(b.1951) Co-founder and managing director of San Jose Taiko.

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Jero (Jerome Charles White Jr.)
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Jero (Jerome Charles White Jr.)

Learning Japanese traditions by observing his mother and grandmother

(b. 1981) Enka Singer

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Art Shibayama
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Art Shibayama

Activities growing up in Peru

(1930-2018) Nisei born in Peru. Taken to the United States during WWII.

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Mónica Kogiso
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Mónica Kogiso

Nihongo gakko - Preserving Japanese culture (Spanish)

(b. 1969) Former president of Centro Nikkei Argentino.

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Peter Mizuki
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Peter Mizuki

Not wanting to stand out as a foreigner

Sansei Japanese American living in Japan and Kendo practioner

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Frank Yamasaki
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Frank Yamasaki

Have compassion for all of humanity

(b. 1923) Nisei from Washington. Resisted draft during WWII.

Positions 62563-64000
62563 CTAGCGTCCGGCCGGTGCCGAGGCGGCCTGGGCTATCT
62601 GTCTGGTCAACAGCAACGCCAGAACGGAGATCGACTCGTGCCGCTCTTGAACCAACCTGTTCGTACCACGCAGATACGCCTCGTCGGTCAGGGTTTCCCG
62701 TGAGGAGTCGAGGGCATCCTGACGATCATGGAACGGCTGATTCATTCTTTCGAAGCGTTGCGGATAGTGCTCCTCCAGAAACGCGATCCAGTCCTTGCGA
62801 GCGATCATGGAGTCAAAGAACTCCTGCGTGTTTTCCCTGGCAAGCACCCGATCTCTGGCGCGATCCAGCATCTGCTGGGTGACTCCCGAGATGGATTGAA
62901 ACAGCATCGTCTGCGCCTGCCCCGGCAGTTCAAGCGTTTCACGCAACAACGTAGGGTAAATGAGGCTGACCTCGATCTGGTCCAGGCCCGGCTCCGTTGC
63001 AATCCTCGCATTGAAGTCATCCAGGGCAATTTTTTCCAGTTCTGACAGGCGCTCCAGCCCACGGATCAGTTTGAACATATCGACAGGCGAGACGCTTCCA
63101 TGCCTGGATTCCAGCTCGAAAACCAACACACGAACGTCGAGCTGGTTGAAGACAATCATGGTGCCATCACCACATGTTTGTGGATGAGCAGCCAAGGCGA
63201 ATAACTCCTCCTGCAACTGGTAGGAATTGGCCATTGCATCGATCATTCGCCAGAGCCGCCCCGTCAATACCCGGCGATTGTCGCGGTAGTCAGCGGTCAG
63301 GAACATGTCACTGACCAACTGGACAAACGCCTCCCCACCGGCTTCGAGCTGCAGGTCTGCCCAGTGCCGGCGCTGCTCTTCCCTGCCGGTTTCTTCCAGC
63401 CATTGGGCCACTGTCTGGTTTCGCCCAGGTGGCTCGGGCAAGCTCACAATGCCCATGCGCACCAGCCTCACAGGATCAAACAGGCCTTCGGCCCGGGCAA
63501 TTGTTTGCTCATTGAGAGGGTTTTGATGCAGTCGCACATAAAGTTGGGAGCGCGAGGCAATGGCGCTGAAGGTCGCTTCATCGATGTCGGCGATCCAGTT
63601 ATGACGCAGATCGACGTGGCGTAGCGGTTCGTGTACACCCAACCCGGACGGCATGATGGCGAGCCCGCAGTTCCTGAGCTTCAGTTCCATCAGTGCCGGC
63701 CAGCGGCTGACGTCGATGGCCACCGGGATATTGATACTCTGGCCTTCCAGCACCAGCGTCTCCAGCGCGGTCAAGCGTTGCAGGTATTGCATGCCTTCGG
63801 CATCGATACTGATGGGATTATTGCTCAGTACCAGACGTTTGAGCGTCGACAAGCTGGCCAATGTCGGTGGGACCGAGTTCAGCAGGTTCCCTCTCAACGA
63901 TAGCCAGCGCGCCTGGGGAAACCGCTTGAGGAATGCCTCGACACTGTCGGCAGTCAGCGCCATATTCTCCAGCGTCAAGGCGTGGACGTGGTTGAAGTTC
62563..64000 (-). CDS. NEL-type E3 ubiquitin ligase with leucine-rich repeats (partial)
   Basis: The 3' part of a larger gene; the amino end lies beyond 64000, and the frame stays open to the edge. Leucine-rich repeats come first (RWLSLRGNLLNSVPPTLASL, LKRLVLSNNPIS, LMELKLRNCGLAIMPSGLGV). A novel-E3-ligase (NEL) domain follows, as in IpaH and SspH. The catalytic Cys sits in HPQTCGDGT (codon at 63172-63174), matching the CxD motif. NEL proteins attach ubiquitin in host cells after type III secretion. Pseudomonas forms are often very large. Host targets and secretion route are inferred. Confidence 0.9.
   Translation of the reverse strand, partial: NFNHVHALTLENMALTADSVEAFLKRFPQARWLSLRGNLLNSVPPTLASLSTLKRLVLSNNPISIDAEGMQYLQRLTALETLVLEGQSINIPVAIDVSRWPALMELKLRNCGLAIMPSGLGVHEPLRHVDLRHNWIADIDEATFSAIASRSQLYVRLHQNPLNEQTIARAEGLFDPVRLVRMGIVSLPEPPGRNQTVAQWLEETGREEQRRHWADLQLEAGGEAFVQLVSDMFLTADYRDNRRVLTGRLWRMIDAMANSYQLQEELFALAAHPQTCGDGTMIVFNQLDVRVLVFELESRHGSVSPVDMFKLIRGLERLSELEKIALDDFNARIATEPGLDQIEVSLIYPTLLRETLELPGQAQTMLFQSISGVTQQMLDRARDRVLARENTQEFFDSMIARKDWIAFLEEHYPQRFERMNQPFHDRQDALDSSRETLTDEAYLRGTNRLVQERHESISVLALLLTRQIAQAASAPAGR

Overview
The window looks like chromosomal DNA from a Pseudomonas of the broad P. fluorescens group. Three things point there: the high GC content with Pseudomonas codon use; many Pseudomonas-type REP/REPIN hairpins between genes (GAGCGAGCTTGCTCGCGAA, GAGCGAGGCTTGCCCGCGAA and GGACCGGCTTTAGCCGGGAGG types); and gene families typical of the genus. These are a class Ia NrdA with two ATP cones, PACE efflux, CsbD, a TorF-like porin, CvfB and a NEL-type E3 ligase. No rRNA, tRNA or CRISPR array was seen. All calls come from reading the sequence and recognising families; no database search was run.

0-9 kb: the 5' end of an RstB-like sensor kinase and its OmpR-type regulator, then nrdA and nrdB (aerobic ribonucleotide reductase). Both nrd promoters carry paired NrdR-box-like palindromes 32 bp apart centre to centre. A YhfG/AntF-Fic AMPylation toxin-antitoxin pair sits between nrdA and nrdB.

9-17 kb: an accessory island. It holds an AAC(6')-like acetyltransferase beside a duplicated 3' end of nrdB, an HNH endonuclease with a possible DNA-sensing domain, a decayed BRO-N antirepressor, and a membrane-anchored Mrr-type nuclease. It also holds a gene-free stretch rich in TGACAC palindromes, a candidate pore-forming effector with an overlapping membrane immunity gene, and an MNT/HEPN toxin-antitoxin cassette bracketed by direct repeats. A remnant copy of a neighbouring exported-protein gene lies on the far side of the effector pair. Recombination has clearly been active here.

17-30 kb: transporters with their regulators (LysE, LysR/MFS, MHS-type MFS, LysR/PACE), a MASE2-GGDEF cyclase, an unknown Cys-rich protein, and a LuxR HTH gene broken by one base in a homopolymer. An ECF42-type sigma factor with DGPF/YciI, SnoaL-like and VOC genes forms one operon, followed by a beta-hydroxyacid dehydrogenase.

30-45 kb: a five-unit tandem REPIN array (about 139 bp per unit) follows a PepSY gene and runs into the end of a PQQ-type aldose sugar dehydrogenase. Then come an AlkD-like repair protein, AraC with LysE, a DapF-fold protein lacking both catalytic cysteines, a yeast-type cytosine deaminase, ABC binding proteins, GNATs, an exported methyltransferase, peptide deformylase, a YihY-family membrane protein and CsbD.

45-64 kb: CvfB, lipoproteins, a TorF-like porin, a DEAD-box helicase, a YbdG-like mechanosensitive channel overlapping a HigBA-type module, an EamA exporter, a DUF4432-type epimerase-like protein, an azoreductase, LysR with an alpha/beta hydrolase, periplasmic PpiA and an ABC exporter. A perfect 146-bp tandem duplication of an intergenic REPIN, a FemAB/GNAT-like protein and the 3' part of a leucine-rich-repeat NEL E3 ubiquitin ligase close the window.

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Mónica Kogiso
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Mónica Kogiso

Identity crisis (Spanish)

(b. 1969) Former president of Centro Nikkei Argentino.

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Jero (Jerome Charles White Jr.)
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Jero (Jerome Charles White Jr.)

Never sang Enka outside the family

(b. 1981) Enka Singer

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Fujima Kansuma
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Fujima Kansuma

Both Japanese and American identities though Japanese dance

(1918-2023) Nisei Japanese kabuki dancer

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Jero (Jerome Charles White Jr.)
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Jero (Jerome Charles White Jr.)

Coming to Japan

(b. 1981) Enka Singer

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Aiko Yoshinaga Herzig
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Aiko Yoshinaga Herzig

Results of being more American than Japanese

(1924-2018) Researcher, Activist

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Jero (Jerome Charles White Jr.)
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Jero (Jerome Charles White Jr.)

Trying to convey the meaning of the songs

(b. 1981) Enka Singer

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Kenny Endo
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Kenny Endo

Internship on a Native American reservation in Arizona

(b.1952) Master drummer, artistic director of the Taiko Center of the Pacific

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Vince Ota
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Vince Ota

Different tension between East Coast and Los Angeles

Japanese American Creative designer living in Japan